Luxury's 25 Most Innovative Brands: Louis Vuitton

  • Photo by Jean Marc Cedile
    Louis Vuitton’s blue leather weekend duffel Photo by Jean Marc Cedile
  • Photo by Philippe Jumin
    A suitcase in the house’s classic Damier print Photo by Philippe Jumin
  • Photo by Philippe Jumin
    A suitcase in the house’s classic Damier print Photo by Philippe Jumin
  • Photo by Jean Marc Cedile
  • Photo by Philippe Jumin
  • Photo by Philippe Jumin
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In 1858, Louis Vuitton created the first flat, stackable travel trunk—a concept that, though revolutionary for the luggage industry at the time, seems in hindsight a rather modest beginning for one of the world’s largest producers of luxury goods. Today, Louis Vuitton is a flagship brand of the LVMH group, the French conglomerate that generated sales of approximately $37 billion last year from the sale of complicated watches, fine jewelry, and stylish clothing and accessories for men and women.

Even among LVMH’s impressive portfolio of brands, Louis Vuitton stands out for its ability to fulfill the wishes of its clients, no matter how exacting these may be. Its global footprint notwithstanding, the house remains an exclusive carriage-trade  business, operating bespoke workshops in France and Italy for custom luggage, handbags, and footwear. Artisans, for instance, have delivered on requests for trunks that accommodate a variety of items, including a folding bed, a library of books, and a sound system with an iPod docking station and speakers. The brand also offers high fashion designed under the aegis of its creative director, Marc Jacobs, whose influence extends far beyond the house’s many collections for men and women. At the same time, Louis Vuitton has emerged, somewhat paradoxically, as an emblem of mass luxury, supplying consumers the world over with a variety of products bearing its LV logo, which was unveiled in 1896. The firm’s creative team has continued to spur interest in its classic LV bags and other gear by offering even more covetable versions through collaborations with such artists as Takashi Murakami and Stephen Sprouse.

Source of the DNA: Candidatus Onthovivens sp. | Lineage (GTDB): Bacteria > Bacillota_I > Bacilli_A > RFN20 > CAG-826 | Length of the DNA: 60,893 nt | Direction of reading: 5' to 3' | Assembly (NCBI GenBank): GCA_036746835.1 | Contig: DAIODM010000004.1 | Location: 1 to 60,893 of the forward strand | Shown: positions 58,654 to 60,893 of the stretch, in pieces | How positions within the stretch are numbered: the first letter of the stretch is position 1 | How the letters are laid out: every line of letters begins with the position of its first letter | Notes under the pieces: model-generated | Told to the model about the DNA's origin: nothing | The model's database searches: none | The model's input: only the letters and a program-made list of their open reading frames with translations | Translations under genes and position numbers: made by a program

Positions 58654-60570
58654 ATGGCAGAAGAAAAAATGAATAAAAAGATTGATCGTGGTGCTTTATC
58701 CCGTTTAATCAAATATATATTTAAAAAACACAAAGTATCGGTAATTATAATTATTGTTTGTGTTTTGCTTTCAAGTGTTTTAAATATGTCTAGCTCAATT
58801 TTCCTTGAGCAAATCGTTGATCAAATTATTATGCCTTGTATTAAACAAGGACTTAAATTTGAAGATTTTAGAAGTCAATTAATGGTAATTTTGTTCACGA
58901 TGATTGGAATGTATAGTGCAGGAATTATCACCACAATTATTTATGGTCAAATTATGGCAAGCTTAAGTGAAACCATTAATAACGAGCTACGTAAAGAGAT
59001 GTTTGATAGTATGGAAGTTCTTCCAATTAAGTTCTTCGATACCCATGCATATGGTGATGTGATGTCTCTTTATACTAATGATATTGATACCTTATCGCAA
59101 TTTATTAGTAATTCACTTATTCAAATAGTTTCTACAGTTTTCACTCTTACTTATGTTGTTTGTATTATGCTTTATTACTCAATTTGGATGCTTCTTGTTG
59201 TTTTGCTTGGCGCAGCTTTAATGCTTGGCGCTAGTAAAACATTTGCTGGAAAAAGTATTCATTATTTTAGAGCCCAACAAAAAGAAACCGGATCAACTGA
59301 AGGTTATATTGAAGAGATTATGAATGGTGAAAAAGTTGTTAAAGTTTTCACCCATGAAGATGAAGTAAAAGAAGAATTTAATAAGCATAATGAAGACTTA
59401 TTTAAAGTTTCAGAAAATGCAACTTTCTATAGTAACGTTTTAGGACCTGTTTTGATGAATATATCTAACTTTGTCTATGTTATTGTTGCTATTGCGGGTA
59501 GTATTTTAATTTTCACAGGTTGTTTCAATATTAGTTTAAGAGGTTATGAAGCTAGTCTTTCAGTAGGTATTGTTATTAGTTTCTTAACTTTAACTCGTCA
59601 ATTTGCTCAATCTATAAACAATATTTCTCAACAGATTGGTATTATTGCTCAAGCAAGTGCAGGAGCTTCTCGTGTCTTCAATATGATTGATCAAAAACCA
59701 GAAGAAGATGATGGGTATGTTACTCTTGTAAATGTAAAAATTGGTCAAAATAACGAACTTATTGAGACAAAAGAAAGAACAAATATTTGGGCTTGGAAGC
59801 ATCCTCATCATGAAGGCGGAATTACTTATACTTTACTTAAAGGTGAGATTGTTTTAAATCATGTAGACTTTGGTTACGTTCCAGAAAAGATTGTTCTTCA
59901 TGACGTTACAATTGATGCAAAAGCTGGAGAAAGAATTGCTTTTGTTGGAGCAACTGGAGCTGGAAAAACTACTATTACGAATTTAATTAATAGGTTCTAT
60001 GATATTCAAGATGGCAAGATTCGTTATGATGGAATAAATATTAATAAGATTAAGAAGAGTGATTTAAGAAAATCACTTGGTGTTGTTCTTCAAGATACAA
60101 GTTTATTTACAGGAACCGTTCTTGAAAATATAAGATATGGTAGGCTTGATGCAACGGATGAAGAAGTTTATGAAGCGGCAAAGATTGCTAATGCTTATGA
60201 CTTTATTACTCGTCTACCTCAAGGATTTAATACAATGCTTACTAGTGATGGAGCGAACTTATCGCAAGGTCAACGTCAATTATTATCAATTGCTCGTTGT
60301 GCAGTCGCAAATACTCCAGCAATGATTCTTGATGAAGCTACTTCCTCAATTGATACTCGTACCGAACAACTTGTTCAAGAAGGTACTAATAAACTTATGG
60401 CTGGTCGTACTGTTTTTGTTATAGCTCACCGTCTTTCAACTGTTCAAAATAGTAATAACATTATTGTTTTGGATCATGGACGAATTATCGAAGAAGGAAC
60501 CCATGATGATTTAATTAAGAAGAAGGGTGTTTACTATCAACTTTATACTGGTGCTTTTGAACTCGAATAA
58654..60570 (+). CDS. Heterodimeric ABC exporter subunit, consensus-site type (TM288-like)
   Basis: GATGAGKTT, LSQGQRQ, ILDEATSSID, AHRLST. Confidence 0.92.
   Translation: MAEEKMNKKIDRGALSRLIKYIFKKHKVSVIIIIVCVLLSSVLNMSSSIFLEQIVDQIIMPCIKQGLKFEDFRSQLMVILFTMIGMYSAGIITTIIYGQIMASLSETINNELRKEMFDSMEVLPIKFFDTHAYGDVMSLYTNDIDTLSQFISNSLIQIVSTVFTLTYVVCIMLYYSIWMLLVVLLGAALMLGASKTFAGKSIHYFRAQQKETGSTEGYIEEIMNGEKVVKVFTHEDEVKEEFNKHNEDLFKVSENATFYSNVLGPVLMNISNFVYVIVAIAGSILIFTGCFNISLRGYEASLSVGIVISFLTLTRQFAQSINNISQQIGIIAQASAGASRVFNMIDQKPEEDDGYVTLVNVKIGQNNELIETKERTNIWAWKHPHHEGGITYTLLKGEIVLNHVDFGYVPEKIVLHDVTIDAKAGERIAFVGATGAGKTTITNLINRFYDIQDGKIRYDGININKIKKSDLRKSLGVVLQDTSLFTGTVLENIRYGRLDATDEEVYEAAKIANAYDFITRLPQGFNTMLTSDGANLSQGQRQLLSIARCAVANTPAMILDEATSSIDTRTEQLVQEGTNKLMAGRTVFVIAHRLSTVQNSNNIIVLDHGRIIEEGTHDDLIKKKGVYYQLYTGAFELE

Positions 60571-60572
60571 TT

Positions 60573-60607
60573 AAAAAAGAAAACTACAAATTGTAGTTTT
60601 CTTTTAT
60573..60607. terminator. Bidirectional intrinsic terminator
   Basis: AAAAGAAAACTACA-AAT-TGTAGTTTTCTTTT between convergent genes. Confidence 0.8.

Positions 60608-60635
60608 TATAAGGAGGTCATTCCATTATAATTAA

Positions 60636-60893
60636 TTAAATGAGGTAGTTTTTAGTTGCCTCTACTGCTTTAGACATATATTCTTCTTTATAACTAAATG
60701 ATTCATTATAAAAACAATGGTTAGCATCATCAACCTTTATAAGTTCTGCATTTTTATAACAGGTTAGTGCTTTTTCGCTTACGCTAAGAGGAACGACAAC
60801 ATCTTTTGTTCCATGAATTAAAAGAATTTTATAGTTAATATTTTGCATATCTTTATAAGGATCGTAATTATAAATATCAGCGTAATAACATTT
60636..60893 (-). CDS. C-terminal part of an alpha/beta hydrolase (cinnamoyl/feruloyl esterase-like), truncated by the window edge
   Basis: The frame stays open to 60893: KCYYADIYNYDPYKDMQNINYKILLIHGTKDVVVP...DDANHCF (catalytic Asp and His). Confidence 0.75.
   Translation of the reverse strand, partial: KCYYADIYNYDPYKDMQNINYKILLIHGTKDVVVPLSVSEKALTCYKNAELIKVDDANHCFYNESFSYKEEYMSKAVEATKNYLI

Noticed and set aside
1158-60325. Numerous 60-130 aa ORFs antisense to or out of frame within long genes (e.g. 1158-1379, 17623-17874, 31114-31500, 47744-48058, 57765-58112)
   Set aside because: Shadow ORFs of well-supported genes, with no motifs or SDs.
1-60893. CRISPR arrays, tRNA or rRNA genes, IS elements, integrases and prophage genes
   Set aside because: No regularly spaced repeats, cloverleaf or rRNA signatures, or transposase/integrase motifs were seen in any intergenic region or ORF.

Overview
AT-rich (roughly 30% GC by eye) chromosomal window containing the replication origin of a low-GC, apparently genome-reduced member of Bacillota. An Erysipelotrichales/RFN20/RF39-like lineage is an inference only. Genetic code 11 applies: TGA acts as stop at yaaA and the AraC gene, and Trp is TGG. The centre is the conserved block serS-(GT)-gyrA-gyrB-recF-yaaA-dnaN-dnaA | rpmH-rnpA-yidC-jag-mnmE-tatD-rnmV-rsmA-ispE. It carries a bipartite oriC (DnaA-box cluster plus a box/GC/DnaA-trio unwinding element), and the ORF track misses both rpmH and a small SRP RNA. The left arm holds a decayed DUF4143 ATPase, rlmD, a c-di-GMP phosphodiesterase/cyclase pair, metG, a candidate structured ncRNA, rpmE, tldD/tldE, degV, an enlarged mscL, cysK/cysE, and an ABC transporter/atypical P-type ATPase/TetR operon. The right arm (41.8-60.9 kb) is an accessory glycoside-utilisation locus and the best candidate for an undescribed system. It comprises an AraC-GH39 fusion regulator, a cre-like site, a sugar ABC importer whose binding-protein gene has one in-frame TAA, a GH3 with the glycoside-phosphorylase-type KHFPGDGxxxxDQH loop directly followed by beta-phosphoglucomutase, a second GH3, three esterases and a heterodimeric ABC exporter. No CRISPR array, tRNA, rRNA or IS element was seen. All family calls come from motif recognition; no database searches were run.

In recent years, Louis Vuitton has emphasized its beginnings, training a new generation of artisans to craft leather goods and footwear using century-old techniques. The company has also refreshed its canvas designs: The Damier, a checked pattern that debuted at the Paris World’s Fair in 1889, for example, was reintroduced this past spring in a neon palette. Still, despite its formidable growth, the brand has stayed true to its original mission by opening specialty shops around the globe that offer expansive collections of luggage, accessories, and clothing to elegantly outfit the well-heeled traveler. 866.884.8866, www.louisvuitton.com

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